Preservation of farmland is another issue Lohr wants to focus on, and he has experience with such efforts both from his time as part of the USDA and at his farm.
Residential growth in cities and communities like Harrisonburg is causing spillover into previously rural and agricultural areas as developers seek to meet and profit from housing demand.
Lohr said finding a balance where farms can be profitable and maintained, while making sure housing is available, is key.
Shrinking revenue, mounting debt, increasing running costs and tax burdens are factors that can convince farmers to sell their land to developers. Additionally, according to Lohr, it is vital that a child or neighbor expresses interest in taking on the farm.
“So, to me, I think one of the key solutions to this development issue is making sure that there’s opportunities for profitability for that next generation to come back,” he said.
Part of that includes cutting unnecessary regulation, which Youngkin has tasked state secretaries like Lohr to find.
Lohr has spoken with his agency leaders to find red tape for cutting, while another component includes providing Virginians with more good-paying jobs, another priority of the Youngkin administration, according to Lohr.
Four out of five Virginia farmers rely on income that comes from off the farm, according to Lohr.
“Farmland preservation and profitability is definitely going to be a major initiative that we’re going to continue,” he said.
Lohr’s 250-acre farm cannot be developed into any use other than agriculture in the future, he said.
“There’s programs out there that will provide money to the farmer through cash and tax credits to basically give up the the rights of that land to ever be developed,” Lohr said.
While working at the NRCS, Lohr said the department would allot roughly half a billion dollars annually to such grants to preserve vital farmland.
“The point is there’s money out there through the state and federal government to try to help compensate farmers who are willing to say, ‘I don’t want to develop this land,’” Lohr said.
Lohr also discussed budget requests for fully funding best management practices to meet state environmental goals without overburdening farmers who already face increased costs from running their operations.
Youngkin expressed his desire to provide the funding in his first speech to the General Assembly last week.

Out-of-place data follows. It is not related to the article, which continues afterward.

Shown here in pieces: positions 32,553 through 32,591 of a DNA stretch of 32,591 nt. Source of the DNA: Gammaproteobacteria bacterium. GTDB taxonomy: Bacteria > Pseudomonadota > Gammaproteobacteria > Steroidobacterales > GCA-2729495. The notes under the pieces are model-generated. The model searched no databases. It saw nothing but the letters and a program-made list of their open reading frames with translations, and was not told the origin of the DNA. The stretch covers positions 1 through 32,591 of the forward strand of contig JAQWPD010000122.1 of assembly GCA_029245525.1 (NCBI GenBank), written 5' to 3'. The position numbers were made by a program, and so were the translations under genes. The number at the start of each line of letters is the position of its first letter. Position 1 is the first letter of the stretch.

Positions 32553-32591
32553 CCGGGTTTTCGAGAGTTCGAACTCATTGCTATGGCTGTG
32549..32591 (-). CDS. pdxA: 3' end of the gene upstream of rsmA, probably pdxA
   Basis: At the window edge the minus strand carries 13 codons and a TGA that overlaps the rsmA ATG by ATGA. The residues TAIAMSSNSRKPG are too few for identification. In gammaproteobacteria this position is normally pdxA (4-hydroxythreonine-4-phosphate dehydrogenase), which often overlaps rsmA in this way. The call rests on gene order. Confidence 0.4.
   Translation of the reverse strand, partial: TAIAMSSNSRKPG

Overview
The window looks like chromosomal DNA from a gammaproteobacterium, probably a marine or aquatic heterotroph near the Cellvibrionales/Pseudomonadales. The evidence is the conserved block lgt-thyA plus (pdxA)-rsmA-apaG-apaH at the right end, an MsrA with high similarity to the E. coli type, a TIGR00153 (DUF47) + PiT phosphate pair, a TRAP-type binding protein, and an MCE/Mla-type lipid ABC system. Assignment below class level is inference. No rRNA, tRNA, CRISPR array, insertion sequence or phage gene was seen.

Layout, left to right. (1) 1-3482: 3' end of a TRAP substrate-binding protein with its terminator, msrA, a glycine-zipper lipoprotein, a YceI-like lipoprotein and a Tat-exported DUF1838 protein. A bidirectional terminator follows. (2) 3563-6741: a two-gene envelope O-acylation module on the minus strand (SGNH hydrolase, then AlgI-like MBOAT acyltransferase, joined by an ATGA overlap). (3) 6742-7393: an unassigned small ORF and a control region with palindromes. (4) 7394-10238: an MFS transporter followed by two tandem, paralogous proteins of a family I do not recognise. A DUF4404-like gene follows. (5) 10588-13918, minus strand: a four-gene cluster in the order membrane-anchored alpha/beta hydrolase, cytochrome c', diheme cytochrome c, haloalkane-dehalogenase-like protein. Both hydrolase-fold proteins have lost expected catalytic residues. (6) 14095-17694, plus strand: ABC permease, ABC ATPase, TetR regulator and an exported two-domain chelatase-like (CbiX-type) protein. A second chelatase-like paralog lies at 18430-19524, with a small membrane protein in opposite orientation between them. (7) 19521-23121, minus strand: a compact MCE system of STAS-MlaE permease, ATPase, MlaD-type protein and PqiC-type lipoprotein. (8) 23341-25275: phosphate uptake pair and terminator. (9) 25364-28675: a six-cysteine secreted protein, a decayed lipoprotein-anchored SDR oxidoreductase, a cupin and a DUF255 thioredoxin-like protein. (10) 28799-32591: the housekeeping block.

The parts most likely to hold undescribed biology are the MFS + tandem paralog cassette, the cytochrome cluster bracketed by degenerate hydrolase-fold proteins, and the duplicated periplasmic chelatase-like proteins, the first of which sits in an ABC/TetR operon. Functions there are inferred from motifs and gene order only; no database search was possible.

Though there’s much to do, the first weeks of Lohr’s new role will be spent keeping up with the General Assembly, which is in session.
“We’ve got the first two months done with legislative session and everything that’s coming before us, and then we can start working on … the governor’s priorities,” Lohr said.
There’s a large number of bills being discussed by state representatives about how to handle hemp products, he said.
“I know there’s a lot of interest here in the Valley from farmers who are wanting to dig into hemp production,” Lohr said, “which is certainly something we’re going to deal with.”
As a state secretary, Lohr is part of weekly meeting with the other secretaries of the commonwealth and Youngkin. Lohr said he plans to try and be home every weekend and at least one or two nights a week as his youngest son, who will live on the farm with Lohr’s parents, is still in high school. The Valley Pike Farm will be kept running by family and others who have helped Lohr keep the operation going in the past.
Though the staff in Lohr’s new office may be smaller by roughly 10,000 co-workers than his time at the NRCS, he understands the gravity of his role.
“So the scope of the job is very different because [I was] running an entire federal agency across the country, where now I get to focus on Virginia,” Lohr said. “For me, that’s much more rewarding to focus on what’s happening here in the commonwealth.”
The following appeared in Thoroughbred Daily News on Saturday, January 15, 2022. Both Chowda and Lobsta are Virginia-Certified horses that spent six-month residencies at a Virginia farm or training center before they started racing. For each win in the Mid-Atlantic region, their owner gets a 25% bonus on top of the purse earnings they receive.
By Bill Finley